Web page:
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The Dark Side Of Java

Metasploit adds new module for latest Java attack as Java becomes cybercriminals' new favorite target
It's a declining tool on the developer side, but Java remains a major yet oft-forgotten presence on the desktop that is increasingly being targeted by the bad guys.

Why Java as an attack vector? Its pervasiveness and inordinate number of out-of-date versions running out there on desktops are making Java the black hat hacker's choice of late. The numbers say it all: Some 80 of enterprise systems run outdated, unpatched versions of Java, according to data from Qualys. And since the third quarter of 2010, Microsoft has detected or blocked some 6.9 million exploit attempts on Java each quarter, with a total of 27.5 million attempted exploits during that 12-month period.

Overall, 3 billion devices and 80 percent of browsers worldwide use Java. Meanwhile, some security-savvy users are disabling or uninstalling it altogether as a precaution.

Developers of the wildly popular open-source Metasploit penetration-testing tool this week added a new module for the latest Java attack that abuses a recently patched vulnerability in Oracle's Java implementation, Rhino. The flaw in Oracle Java SE JDK and JRE 7 and 6 Update 27 and earlier versions, which initially was publicized by researchers here and here and then was quickly "productized" into a crimeware kit in the underground, as blogger Brian Krebs discovered. Krebs On Security reported that the attack also was getting rolled into the BlackHole crimeware kit.

"Java is everywhere, and no one updates it properly," says HD Moore, creator and chief architect for Metasploit and CSO at Rapid7. "Very few enterprises update it on desktops."

Oracle does offer an auto-update feature for Java, but it requires admin privileges for the desktop user to use it, something most enterprises don't allow, Moore says.

Microsoft's director of Trustworthy Computing, Tim Rains, earlier this week noted in a blog post that patched flaws in Oracle's Java software have been under siege for months. "Vulnerabilities in Oracle’s Java software have been getting attacked on a relatively large scale for many months and, as I already mentioned, security updates for these vulnerabilities have been available for some time," Rains said. "If you haven’t updated Java in your environment recently, you should evaluate the current risks."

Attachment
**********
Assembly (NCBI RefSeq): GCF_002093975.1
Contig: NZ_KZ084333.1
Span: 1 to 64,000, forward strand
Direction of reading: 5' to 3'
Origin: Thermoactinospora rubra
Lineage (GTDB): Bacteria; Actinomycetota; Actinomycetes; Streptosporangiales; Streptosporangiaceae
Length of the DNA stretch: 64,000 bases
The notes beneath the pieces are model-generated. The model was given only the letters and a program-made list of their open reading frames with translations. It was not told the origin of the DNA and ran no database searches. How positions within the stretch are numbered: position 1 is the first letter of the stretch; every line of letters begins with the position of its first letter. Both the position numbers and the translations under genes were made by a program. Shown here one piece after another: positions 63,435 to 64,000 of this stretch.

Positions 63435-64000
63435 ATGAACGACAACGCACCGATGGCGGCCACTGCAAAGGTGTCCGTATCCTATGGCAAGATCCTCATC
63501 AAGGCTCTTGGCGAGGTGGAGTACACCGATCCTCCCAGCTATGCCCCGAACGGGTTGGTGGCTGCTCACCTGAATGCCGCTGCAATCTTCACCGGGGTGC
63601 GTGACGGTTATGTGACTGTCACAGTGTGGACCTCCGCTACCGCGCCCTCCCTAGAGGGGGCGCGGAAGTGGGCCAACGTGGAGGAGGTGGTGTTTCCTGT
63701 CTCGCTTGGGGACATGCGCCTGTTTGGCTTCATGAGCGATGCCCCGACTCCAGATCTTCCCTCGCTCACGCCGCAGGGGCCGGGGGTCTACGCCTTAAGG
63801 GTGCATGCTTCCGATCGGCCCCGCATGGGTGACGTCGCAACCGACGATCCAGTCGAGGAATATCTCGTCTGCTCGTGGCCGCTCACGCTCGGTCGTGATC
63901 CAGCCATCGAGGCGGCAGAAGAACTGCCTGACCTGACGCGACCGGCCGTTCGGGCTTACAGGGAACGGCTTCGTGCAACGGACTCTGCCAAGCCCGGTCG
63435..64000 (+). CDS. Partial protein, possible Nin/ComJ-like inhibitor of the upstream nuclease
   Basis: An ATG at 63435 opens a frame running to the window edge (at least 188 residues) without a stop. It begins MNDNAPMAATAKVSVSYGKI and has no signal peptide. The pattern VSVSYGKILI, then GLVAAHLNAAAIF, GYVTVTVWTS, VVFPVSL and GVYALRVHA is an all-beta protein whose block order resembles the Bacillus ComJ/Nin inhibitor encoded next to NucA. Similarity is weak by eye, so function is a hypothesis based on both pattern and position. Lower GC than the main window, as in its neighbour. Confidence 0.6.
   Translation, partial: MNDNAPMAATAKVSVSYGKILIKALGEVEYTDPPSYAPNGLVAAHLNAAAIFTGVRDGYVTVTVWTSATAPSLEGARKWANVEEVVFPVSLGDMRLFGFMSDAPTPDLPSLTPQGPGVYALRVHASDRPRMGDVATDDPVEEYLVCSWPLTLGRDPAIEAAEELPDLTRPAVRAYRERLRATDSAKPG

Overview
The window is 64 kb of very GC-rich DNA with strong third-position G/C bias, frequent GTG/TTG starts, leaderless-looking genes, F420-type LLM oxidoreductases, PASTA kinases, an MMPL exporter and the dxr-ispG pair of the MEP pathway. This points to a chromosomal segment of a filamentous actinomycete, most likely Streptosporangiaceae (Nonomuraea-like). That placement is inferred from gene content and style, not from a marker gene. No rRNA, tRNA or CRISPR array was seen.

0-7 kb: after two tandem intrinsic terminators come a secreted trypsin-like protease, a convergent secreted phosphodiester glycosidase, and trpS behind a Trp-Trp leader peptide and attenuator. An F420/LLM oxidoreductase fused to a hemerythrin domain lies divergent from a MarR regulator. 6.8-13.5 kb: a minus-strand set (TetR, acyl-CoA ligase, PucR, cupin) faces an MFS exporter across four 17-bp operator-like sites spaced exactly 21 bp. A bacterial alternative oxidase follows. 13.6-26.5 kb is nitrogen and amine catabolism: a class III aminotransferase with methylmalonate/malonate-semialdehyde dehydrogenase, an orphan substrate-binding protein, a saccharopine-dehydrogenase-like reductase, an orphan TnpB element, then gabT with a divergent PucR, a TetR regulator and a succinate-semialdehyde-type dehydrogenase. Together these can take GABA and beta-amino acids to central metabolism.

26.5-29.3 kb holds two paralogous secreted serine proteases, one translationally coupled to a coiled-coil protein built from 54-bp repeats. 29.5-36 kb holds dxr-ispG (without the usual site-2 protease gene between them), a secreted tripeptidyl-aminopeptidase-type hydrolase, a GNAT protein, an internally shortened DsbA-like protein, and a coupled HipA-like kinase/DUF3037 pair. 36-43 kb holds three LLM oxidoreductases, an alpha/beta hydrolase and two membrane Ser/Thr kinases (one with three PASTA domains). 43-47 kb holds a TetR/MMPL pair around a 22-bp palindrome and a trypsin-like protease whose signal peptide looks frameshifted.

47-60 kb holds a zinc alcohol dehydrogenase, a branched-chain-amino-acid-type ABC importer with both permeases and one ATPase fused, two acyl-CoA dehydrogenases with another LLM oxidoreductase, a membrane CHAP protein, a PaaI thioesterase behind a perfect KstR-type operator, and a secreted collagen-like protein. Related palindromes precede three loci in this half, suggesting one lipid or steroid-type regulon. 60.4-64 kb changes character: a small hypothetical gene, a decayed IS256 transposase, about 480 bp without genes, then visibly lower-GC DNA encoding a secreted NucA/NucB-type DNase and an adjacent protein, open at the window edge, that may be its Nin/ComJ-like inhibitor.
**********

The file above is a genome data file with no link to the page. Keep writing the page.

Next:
Among other things, organizations need to be aware that they might have multiple versions of Java running, he said.

The Oracle Java flaw, which was patched by Oracle last month, basically lets a Java applet run arbitrary code outside of the Java sandbox. Rapid7's Moore says the so-called java rhino exploit -- which works across multiple platforms, including Windows, iOS, and Linux -- happens in the background, unbeknown to the user hit by the drive-by exploit. Interesting, Linux is most vulnerable to the attack right now: "Oracle patched it; Apple pushed an update at the software level. But most Linux vendors … haven't pushed updates," Moore says.

It's typically used as a first stage in a multistage attack, used for downloading an executable file or installing a bot.

Wolfgang Kandek, CTO of Qualys, says having Metasploit supporting the latest exploit will help raise awareness about the dangers of out-of-date Java apps. "The benefit of having it in Metasploit is that the good guys can demonstrate how this [attack] works," he says.

Many of the organizations found running outdated Java apps in Qualys' customer data were large enterprises, he says. "There tends to be no good process for patching Java. It flies under the radar," he says.

What about disabling Java altogether? Kandek says he doesn't use it, and it's possible to survive without it. "But some companies need it, and they should figure out how to be sure they are on the latest version of it," he says.

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